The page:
Srettha Thavisin of the Pheu Thai Party became Thailand's new Prime Minister on Aug 22, over three months after after Thailand's May 14 general election.
Srettha attained 482 votes in a joint session of Thailand's upper and lower houses of parliament, well over the 374 seats needed to win, according to the Bangkok Post.
Srettha was a long shot prospect for the PM position, and was one of three Pheu Thai PM candidates.
One of the others, Paetongtarn Shinawatra, is the daughter and niece of former Thai PMs Thaksin and Yingluck Shinawatra, who were both ousted in military coups.
Pheu Thai is seem as the successor party to Thaksin and Yingluck's parties, starting with the Thai Rak Thai party.
But the party, highly favoured before the election season started, was gradually overtaken by the progressive Move Forward Party of Pita Limjaroenrat.
MFP would surprise observers by winning the election, gaining 10 seats more than Pheu Thai's 141 seats.
Look what you made me do
But MFP's coalition was unable to overcome accusations against Pita owning shares in a media company, as well as conservative worries about MFP's determination to reform Thailand's pro-monarchy Leste Majesty law.
Pita would be nominated twice for PM role, but would fail both times, with the military appointed upper house Senate almost entirely united in preventing the eight party coalition from winning.
So while MFP had well over the 251 seat they need to win a lower house majority at 312, they fell far short of the 376 votes they needed to win a vote of the upper and lower houses.
After this Pheu Thai indicated that they would leave the MFP coalition, in order to form its own, leading to some MFP supporters protesting at their headquarters.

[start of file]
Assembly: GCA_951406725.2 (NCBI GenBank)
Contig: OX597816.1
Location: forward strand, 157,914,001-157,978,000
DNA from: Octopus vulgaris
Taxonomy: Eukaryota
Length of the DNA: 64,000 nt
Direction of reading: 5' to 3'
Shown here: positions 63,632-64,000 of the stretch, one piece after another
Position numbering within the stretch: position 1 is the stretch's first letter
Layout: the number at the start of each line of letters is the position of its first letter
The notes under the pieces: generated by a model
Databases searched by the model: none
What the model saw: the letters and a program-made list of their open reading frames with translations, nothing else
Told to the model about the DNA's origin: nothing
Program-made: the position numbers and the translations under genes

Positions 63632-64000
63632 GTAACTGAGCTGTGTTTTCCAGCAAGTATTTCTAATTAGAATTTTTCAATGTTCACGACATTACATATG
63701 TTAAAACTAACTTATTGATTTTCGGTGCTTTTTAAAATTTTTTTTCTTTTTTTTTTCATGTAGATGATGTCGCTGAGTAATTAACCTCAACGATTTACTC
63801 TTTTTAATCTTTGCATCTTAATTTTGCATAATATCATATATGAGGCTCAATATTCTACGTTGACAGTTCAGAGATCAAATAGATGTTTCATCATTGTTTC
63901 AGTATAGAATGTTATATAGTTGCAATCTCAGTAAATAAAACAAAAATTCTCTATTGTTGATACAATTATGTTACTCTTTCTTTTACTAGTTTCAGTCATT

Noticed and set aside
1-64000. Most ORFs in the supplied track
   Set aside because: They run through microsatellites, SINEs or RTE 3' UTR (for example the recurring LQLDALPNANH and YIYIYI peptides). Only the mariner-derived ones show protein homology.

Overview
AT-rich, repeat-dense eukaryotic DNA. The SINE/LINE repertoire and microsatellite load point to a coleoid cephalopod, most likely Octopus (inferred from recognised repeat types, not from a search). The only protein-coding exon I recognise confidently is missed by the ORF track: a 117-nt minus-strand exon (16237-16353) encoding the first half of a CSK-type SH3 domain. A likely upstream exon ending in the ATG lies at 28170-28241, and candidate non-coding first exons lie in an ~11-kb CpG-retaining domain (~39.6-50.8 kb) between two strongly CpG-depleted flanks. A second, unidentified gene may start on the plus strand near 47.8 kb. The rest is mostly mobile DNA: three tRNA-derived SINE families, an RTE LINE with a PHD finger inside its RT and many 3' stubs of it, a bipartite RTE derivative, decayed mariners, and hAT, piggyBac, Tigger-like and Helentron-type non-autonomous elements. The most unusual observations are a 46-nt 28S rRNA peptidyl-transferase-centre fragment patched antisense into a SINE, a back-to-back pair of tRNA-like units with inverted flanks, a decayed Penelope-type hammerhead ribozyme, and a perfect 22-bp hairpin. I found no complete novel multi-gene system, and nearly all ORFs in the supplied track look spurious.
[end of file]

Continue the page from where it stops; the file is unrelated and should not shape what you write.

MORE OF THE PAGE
You belong with me
Srettha and Pheu Thai formed their own 314 seat, 11 party coalition, as reported by the Bangkok Post.
The new coalition, of which Pheu Thai's 141 seats is by far the largest, includes two pro-military parties of Palang Pracharath with 40 seats, and United Thai Nation, the party of outgoing PM Prayuth Chan-ocha, with 36 seats.
Notably, the MFP said that it would not vote for Srettha, saying that it could not support a coalition that included pro-military parties.
There was some uncertainty over whether Srettha would gain enough votes to become PM, with the 61 year-old businessman also facing corruption allegations, according to the Bangkok Post.
Coincidentally, Srettha's confirmation comes on the same day that ally Thaksin Shinawatra ended his 17 year-exile by returning to Thailand, where he was arrested and imprisoned to begin an eight year term.
With his victory, it seems that Thailand's period of uncertainty regarding its PM is over.
Whether its disparate governing coalition can hold together will likely be the source of much speculation in the future.
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